UPDATE: John Chrastka, Director of Membership Development at ALA, commented and alerted us to The Conference Tracker from American Libraries Magazine. This is another great way to track the conference, and pulls in a lot of the avenues Nicole mentioned in her post. Thanks John and AmLib Magazine!
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Like some of us here at Hack Lib School, you may not be able to attend the ALA Conference this summer. Or maybe, there are other conferences you are not able to actually attend. Below are some ideas on how you can participate and follow a conference without actually being there in person. Most are directed at this year’s Annual conference but you could definitely apply them to others. Please feel free to post other suggestions in the comments!
Twitter: ALA has a strong presence on Twitter and when it comes to the conference, there are several ways they make it simple to follow the conversation. The official handle for the conference is @alaannual and the official hashtag for this year’s conference is #ala11. Throughout the conference, more hashtags will most likely appear for certain sessions, groups, etc. But following #ala11 is the best place to start. In the past, there has been a wiki where you could find more of these hashtags, but now ALA has integrated the wiki into the Scheduler and hashtags when known, are listed on each session record.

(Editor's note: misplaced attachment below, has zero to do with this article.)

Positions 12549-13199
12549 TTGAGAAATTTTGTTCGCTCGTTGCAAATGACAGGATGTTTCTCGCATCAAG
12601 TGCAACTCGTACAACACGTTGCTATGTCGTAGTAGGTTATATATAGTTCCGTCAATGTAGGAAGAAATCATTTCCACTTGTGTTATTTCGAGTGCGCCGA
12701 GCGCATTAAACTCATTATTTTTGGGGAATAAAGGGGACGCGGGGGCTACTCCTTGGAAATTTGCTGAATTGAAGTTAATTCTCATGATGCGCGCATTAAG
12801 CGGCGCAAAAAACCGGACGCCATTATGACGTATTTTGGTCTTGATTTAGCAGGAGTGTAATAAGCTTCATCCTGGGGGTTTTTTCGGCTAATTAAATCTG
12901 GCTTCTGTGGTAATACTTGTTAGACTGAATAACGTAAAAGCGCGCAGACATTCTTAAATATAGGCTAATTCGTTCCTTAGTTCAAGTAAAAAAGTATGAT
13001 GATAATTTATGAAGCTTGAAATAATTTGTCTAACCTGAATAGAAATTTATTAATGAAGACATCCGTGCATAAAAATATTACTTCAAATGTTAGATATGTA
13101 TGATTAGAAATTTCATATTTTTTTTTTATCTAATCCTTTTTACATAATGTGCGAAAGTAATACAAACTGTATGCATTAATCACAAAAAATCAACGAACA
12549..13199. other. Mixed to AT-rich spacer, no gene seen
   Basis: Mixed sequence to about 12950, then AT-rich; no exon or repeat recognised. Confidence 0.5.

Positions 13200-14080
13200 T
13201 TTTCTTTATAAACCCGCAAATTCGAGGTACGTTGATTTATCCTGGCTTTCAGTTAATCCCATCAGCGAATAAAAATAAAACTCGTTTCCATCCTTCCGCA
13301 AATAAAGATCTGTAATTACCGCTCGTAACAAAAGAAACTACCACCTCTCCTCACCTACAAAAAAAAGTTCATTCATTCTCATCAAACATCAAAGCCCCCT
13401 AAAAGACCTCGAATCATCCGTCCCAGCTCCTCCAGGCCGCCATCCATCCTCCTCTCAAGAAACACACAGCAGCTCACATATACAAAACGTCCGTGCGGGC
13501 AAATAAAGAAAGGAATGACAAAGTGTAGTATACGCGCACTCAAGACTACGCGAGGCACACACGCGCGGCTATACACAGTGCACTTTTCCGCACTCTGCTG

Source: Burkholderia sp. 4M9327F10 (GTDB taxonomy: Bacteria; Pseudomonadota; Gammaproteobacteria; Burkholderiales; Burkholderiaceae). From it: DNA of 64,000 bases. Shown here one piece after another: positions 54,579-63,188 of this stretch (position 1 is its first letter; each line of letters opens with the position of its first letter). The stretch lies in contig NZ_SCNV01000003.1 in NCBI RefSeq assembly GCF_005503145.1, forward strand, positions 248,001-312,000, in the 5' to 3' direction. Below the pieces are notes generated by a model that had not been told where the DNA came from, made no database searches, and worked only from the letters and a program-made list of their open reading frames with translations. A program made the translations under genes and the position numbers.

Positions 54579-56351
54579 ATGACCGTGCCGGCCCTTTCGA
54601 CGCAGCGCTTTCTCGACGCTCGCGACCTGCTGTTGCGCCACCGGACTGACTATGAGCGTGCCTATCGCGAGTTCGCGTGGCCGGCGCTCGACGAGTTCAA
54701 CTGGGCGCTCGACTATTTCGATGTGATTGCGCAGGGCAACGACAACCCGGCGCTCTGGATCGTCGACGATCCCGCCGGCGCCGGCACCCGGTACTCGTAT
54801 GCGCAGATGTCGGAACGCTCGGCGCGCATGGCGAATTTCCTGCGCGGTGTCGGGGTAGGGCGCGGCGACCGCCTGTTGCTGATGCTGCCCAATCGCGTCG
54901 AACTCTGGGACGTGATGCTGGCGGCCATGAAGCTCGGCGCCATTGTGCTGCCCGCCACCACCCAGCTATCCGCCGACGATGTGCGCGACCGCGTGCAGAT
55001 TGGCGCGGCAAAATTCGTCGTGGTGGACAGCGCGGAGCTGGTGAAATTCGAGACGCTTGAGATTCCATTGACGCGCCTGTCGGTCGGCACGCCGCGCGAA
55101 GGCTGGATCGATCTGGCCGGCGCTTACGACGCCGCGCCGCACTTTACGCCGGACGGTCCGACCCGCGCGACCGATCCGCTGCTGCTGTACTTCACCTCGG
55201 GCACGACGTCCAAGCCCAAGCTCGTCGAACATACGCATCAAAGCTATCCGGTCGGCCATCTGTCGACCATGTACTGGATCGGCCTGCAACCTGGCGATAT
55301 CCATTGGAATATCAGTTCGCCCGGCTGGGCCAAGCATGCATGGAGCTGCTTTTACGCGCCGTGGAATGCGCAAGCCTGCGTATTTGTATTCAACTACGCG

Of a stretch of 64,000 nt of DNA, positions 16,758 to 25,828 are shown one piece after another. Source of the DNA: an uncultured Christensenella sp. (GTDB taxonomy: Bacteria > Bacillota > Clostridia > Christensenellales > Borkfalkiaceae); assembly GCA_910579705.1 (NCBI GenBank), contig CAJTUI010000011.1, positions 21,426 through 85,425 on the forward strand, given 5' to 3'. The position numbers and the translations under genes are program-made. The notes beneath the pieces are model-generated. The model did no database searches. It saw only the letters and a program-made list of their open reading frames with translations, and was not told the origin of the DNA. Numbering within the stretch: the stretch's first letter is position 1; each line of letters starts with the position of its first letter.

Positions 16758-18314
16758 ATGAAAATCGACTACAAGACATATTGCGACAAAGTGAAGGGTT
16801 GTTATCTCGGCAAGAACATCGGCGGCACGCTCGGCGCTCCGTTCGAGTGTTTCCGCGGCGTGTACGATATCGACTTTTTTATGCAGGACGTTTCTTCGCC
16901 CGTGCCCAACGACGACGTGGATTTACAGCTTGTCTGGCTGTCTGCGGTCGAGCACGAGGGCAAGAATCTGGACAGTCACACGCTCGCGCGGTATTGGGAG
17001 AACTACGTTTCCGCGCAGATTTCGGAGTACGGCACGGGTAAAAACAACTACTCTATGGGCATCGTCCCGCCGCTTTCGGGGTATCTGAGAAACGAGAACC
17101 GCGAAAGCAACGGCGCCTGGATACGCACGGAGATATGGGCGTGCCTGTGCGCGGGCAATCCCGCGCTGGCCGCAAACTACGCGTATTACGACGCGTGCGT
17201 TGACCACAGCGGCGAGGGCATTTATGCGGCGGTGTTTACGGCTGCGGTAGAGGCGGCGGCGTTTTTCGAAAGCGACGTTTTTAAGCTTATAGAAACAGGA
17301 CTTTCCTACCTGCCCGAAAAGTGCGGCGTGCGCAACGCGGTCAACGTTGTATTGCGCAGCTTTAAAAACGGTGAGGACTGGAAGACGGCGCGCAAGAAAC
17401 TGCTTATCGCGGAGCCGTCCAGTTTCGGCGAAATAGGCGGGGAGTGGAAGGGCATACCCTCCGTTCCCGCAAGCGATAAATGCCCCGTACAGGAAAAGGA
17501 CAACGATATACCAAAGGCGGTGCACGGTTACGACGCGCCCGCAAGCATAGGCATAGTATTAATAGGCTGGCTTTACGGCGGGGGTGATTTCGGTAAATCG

Facebook: There is an ALA Annual Facebook Event. The event wall looks to have information that is useful to both those attending and those who are not.
Flickr: You can even check out pictures that people are posting from the conference on the ALA Annual Flickr Group.
Virtual Conference: There will be a 2011 ALA Annual Virtual Conference on 7/13 and 7/14. Looks like proposals are still being accepted for that. More details can be found on the ALA site along with pricing.
Web Junction: For FREE webinars ALL year round, check out the offerings at Web Junction. Great resource whether you can go to conferences or not.
CPD23: As luck would have it, just received an email on this fantastic site for continuing professional development. It’s a free online program open to information professionals at all stages of their career. The program starts on June 20th and runs through early October 2011. Each week, the CPD23 blog will be updated with details of the next thing to be explored. You can find them on Twitter as well as @cpd23.
One last suggestion, lots of librarian bloggers will often do daily posts of how they are spending their time at conferences. (Some of the HLS team will even be there – tweeting and blogging – *cough cough Micah, Annie and Lauren cough cough* Another great resource. And free!